OTHER SOURCE COMPONENT REVIEWS

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Barb Gonzalez Posted: Jun 13, 2014 0 comments

Performance
Features
Ergonomics
Value
PRICE $150

AT A GLANCE
Plus
Adds Google TV apps to a Sony Bravia TV
Compact dongle form factor
Integrates cable/satellite programming with streaming apps
Integrates some apps typically not available on Google TV

Minus
Google TV remote was sometimes unresponsive
Only works with specific 2013 (or newer) Bravia TVs

THE VERDICT
A solid Google TV add-on for owners of compatible Bravia TVs.

When the Sony Bravia Smart Stick was first announced, it was thought to be competition for Google’s Chromecast. But this complete Google TV-on-a-dongle is not for everyone. It is an add-on option for recent Bravia TV owners who want more than the streaming apps available on the Bravia TV platform. The Bravia stick integrates seamlessly with the TV, combining the app menu from the Bravia TV with the Google TV home screen for quick access.
Kris Deering Posted: Jun 12, 2014 3 comments

Performance
Features
Ergonomics
Value
PRICE $2,995

AT A GLANCE
Plus
Handpicked parts and proprietary audiophile touches
Nearly plug and play
Supports all high-resolution formats
Reference level audio and video quality
Minus
Needs a tablet for easiest interface
Still only as good as what you plug it into

THE VERDICT
A no brainer if you seek audiophile performance from a media server without a lot of homework and trial and error. Customer support is exceptional and takes the IT guesswork out of the equation.

We have recently come to an enormous crossroad in entertainment. Physical media as a whole is withering on the vine and everything is moving to either streaming playback or file downloads. While I’m all about the convenience that this offers I hate the idea (and reality) of the compromise this situation can create in the quality of the content. We’ve already seen the music industry destroy the quality of music recordings to appease the iPod generation, and regardless of the convenience provided by Netflix and a host of other video streaming services, they cannot match the quality of Blu-ray video playback. So what do you do if you want to enjoy instantaneous access to your media but don’t want to compromise the quality of the material? Baetis Audio may have a few answers for you.
John Sciacca Posted: Jun 03, 2014 0 comments

Performance
Features
Ergonomics
Value
PRICE $220

AT A GLANCE
Plus
Terrific interface
Fast and simple setup
Stream shows to anywhere via Internet
Minus
No direct HDMI output
Must add your own hard drive
Long buffer time for channel surfing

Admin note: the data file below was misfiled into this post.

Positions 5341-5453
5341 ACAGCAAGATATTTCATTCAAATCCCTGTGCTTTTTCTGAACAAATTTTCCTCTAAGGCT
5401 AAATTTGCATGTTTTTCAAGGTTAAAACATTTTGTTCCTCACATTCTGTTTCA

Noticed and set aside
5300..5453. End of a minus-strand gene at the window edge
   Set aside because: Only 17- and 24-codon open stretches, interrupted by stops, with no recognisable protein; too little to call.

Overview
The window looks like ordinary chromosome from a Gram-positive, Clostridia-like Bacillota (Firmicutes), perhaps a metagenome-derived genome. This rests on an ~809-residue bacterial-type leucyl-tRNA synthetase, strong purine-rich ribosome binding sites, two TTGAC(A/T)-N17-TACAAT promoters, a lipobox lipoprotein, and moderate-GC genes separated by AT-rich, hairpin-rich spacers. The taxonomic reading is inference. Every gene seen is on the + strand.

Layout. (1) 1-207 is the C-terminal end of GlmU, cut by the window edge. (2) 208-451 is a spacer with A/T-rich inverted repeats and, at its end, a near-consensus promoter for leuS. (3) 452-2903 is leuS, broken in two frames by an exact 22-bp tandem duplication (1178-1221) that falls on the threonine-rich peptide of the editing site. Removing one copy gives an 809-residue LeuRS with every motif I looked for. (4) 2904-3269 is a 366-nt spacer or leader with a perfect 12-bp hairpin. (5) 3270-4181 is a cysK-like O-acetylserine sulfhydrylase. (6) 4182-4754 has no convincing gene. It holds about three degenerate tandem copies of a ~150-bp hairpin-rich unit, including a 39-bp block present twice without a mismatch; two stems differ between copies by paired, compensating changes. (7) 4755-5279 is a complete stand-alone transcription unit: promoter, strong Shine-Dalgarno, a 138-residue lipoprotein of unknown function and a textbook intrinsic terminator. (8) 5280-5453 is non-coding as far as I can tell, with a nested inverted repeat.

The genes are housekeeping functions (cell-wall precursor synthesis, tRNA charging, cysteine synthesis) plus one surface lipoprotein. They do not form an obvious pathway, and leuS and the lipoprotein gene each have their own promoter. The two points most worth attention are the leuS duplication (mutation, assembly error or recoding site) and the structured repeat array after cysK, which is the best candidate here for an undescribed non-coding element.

No “resume play” function for recordings

THE VERDICT
Tablo offers cord cutters an affordable option to enjoy DVR features and view TV from anywhere in the world.

Cord cutting is a trend that continues to gain momentum. And why not? With low-cost/free services like Netflix and YouTube accounting for more than 50 percent of Web traffic in the U.S., it’s obvious that people are happy to get their content from any place that doesn’t require a monthly pound of flesh. Even TV networks have started accepting the streaming mentality by offering shows online, typically a day (or more) after they have aired live but still giving viewers an alternative to the traditional cable or satellite pay-to-view option.

Barb Gonzalez Posted: May 27, 2014 0 comments

Performance
Features
Ergonomics
Value
PRICE $499

AT A GLANCE
Plus
Integrates with cable or satellite set-top box with advanced One Guide
Improved Kinect camera for voice and gesture control
Blu-ray player works with voice and gesture control
Minus
Requires Xbox Gold membership to stream from some services
Some streaming services available on Xbox 360 not yet on Xbox One
Can stop playback to say “hi” to a new user that has stepped into the room

THE VERDICT
For gamers who want a streaming all-in-one entertainment device, this is the console to buy.

The Xbox One was released in November 2013, exactly eight years after the release of Microsoft's last game console, the Xbox 360. In those eight years, the Xbox 360 was updated and upgraded, including the addition of the Kinect camera for voice and gesture control. In the past couple of years, a number of streaming services were also added, making the Xbox 360 a viable whole-family entertainment device. Now, the Xbox One has “improved” on the 360’s features. The Kinect has been upgraded. TV integration and a Blu-ray player have been added. The result: the Xbox One may be poised to fulfill Microsoft’s hope to make it the only component you’ll need to add to your home theater.

Al Griffin Posted: May 27, 2014 7 comments